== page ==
36. The movement for women's voting rights was known as the suffrage movement. Suffrage is the right to vote. In July 1848, Elizabeth Cady Stanton and Lucretia Mott organized the first women's rights convention. Many progressives joined the suffrage movement in the late 1800s and early 1900s.

  37. Ultimately suffrage was seen as the only way to ensure that government protected children, fostered education, and supported family life. Since the 1860s, Susan B. Anthonyand Elizabeth Cady Stantonworked relentlessly for women’s suffrage.Still, by the 1890s, only Wyomingand Colorado allowed women to vote. Susan B. Anthony

  38. In 1917, social activists led by Alice Paul formed the National Woman’s Party. Their radical actions made the suffrage movement’s goals seem lessdramatic by comparison. The NWP picketed the White House. Hundreds of suffragettes were arrested and jailed.

  39. President of the National American Suffrage Association, Carrie Chapman Catt, promoted a two-part strategy to gain the vote for women. • 1 • NAWSA lobbied Congress for a constitutional amendment. • Supporters, called suffragettes, used the referendum process to pass state laws. • 2

  40. The National Association Opposed to Woman’s Suffrage feared voting would distract women from their family roles. Many men and women were offended by Paul’s protests in front of the White House. A mob shredded her signs and pickets. Not all women supported suffrage.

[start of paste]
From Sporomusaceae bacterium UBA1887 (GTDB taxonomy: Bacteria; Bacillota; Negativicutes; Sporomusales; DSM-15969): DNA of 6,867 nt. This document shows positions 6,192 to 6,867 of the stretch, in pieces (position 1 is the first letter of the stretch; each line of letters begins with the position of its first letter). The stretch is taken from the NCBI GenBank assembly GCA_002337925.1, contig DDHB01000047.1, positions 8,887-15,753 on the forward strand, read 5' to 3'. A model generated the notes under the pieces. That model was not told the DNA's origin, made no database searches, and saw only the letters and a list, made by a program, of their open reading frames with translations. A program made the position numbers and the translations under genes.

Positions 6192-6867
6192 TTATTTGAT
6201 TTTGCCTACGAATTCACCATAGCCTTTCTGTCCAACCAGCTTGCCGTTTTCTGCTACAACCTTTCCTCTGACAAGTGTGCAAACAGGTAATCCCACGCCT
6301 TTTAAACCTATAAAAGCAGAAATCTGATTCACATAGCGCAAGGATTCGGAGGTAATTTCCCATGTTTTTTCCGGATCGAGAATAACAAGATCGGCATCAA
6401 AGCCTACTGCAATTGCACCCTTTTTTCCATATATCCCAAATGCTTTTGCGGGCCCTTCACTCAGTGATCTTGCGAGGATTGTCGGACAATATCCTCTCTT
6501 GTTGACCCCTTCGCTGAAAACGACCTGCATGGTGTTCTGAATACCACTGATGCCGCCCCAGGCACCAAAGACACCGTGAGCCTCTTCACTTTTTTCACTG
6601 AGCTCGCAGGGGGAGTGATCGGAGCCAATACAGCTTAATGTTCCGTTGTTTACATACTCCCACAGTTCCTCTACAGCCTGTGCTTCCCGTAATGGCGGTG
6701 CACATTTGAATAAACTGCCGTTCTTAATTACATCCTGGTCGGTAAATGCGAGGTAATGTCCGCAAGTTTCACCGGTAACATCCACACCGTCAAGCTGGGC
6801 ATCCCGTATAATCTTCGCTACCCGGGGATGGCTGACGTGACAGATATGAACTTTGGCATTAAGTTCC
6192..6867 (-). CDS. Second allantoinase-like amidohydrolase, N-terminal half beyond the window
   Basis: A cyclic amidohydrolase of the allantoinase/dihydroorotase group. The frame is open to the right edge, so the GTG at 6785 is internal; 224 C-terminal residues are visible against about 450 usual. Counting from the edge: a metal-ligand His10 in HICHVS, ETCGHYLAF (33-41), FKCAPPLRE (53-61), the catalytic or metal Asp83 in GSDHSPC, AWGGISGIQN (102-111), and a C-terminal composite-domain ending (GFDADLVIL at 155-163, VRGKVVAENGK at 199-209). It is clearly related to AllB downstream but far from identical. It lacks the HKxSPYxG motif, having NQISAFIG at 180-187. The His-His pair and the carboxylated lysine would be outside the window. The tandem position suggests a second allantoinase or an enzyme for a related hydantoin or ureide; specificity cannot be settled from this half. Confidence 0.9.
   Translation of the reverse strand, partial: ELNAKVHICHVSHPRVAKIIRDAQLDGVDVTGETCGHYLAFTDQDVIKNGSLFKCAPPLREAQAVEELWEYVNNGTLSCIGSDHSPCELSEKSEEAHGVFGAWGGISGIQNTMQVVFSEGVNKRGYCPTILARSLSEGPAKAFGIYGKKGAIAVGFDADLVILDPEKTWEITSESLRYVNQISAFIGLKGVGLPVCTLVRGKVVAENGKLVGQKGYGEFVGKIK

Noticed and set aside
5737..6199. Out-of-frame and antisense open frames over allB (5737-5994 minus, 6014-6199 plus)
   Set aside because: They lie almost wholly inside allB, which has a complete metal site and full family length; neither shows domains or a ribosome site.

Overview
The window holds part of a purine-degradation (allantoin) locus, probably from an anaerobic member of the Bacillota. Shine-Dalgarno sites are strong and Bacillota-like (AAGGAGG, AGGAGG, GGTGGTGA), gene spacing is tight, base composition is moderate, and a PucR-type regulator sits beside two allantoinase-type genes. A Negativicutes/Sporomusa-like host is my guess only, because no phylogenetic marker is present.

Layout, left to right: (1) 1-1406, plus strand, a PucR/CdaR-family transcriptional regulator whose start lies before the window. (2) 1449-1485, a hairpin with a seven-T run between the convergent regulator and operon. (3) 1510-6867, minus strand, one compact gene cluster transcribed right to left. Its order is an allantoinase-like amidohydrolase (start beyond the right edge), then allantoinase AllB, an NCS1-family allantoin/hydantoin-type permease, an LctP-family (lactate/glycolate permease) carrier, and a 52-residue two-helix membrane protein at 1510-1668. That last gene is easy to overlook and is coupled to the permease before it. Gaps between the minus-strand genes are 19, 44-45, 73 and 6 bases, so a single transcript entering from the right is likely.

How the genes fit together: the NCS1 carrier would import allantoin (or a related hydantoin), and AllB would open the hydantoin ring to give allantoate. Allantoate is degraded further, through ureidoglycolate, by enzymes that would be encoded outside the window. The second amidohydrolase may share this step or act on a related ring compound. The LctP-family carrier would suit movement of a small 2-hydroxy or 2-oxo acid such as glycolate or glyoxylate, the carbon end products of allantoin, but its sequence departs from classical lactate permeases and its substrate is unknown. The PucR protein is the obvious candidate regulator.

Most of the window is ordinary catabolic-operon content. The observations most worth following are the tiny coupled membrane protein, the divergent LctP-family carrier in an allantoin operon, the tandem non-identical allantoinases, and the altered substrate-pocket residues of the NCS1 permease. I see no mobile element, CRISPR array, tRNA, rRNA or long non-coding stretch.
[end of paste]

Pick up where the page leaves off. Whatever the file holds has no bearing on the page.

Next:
41. In June 1919, the Nineteenth Amendment was passed by Congress. The amendment stated that the vote “shall not be denied or abridged on account of sex.” In November 1920, women nationwide voted in a presidential election for the first time.

  42. Daily question • What kind of group were the Progressives? • (The progressives were a group with widely different views and ideas about how to fix society's problems. They often disagreed with each other over the issues. They belonged to both political parties and were usually urban, educated middleclass Americans)

  43. 8-3 Objectives • Analyze Progressives’ attitudes toward minority rights. • Explain why African Americans organized. • Examine the strategies used by members of other minority groups to defend their rights.